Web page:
I believe you mean 1958, and if you look at the column named "Tm", notice that of of the three rows for 1958 has "TOT" in that column.
That row contains the totals of the other two rows, so no need to do any extra work.
Note, too, that the stats grid has some power built into it where one can click on two rows that represent the beginning and end of a period to examine, and a pop-up will display the totals for that period.
For example, click on the first and last rows of Maris' stats, and the pop-up will produce totals that match the Career Totals row, i.e. the 1958 rows for CLE and KCA are not included in the totals because they're already accounted for by the 1958 TOT row. In fact, clear the grid of the previous selection and try clicking on either of the rows that doesn't contain the totals and notice that the row isn't highlighted. This is likely to prevent one from trying to include all three 1958 rows in one of these ad hoc summaries. (Note: it also seems...
I just learned about QO’s this year. It just seemed like a way to make players less appealing to teams once they hit free agency since their value also includes giving up a first round pick.
But thinking about it, this would force teams to balance out the market of big free agents because they wouldn’t give up a first round pick every offseason it would screw them for the future.
It seems like its worth picking one free agent up if you lose one or more that have declined QO’s. And a lot of free agents will he pursued by clubs that are willing to sign multiple big free agents.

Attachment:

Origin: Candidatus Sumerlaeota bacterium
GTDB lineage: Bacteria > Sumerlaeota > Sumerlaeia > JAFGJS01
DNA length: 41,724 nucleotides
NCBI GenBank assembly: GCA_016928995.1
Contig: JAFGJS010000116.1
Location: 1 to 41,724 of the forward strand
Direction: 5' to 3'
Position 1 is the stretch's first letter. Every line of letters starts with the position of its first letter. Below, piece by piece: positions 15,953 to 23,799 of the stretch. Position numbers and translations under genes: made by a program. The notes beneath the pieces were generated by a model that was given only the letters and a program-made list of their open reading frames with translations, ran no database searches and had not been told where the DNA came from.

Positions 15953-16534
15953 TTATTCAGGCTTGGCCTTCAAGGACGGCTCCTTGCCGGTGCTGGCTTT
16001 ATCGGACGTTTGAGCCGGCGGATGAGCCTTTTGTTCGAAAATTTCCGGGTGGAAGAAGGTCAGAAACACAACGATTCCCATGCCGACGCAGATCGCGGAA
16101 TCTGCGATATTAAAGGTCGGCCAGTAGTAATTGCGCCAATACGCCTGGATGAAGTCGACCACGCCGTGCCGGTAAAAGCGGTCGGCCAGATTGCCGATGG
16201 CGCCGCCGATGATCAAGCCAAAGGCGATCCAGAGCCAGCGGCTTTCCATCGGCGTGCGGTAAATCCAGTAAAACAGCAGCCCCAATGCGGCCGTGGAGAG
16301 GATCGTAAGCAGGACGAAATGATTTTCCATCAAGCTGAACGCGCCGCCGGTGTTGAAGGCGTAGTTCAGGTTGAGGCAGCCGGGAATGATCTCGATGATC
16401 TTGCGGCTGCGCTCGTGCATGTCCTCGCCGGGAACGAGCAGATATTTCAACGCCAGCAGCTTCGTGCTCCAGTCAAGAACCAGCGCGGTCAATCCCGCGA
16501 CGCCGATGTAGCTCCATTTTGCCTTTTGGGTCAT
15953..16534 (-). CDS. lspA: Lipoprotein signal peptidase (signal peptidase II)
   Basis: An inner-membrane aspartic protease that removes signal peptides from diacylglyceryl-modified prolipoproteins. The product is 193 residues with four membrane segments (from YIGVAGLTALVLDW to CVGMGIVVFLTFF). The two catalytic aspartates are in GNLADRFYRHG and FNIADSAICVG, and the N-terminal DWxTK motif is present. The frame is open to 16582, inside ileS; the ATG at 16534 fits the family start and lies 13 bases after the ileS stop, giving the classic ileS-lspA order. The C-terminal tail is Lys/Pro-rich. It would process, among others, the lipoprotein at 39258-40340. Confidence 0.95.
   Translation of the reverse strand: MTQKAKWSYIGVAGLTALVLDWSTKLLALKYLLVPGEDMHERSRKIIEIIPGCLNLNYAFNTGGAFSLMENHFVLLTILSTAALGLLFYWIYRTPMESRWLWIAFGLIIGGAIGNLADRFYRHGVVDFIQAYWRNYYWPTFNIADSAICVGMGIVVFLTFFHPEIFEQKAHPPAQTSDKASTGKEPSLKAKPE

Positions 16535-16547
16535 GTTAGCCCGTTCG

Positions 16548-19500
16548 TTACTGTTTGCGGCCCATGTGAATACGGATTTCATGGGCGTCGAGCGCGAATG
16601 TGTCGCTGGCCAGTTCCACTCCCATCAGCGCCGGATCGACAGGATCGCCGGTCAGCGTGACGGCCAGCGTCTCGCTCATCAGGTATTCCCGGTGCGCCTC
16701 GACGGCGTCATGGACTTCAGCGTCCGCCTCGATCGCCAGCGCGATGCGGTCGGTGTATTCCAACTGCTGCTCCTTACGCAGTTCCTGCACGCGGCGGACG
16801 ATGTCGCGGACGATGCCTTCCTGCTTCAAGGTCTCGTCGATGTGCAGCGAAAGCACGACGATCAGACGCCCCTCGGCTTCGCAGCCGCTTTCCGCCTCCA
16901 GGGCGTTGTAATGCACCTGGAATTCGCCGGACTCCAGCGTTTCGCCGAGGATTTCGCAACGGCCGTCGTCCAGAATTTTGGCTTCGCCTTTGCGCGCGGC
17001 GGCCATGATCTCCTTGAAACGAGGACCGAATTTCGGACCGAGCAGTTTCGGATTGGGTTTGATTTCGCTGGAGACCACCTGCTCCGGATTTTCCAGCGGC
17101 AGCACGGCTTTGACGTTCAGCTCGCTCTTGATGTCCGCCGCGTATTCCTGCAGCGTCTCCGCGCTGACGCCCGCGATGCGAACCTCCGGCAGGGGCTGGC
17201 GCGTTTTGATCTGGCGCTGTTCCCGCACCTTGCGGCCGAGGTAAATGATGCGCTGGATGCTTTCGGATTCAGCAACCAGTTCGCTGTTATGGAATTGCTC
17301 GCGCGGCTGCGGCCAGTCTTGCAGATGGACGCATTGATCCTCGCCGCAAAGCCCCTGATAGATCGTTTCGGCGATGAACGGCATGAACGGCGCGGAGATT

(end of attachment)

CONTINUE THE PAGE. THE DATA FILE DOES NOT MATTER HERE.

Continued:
At least a good thing to consider is that:
When a team signs a player who previously declined a QO with another team, will that player maintain enough value to offer a QO at the end of their new contract? If so, that player will then make up for that lost draft pick when they potentially sign elsewhere.
Seems like a decent system to...
By Jamie Fitzpatrick
NHL salary arbitration is a tool available to settle some contract disputes. The player and team each propose a salary for the coming season, and argue their cases at a hearing. The arbitrator, a neutral third party, then sets the player's salary.
Most players must have four years of NHL experience before they are eligible for salary arbitration (the term is reduced for those who signed their first NHL contract after the age of 20). The process is used by restricted free agents, because it is one of the few bargaining options available to them.
The deadline for players to request salary arbitration is July 5, with cases heard in late July and early August. A player and team can continue to negotiate up until the date of the hearing, in hopes of agreeing on a contract and avoiding the arbitration process.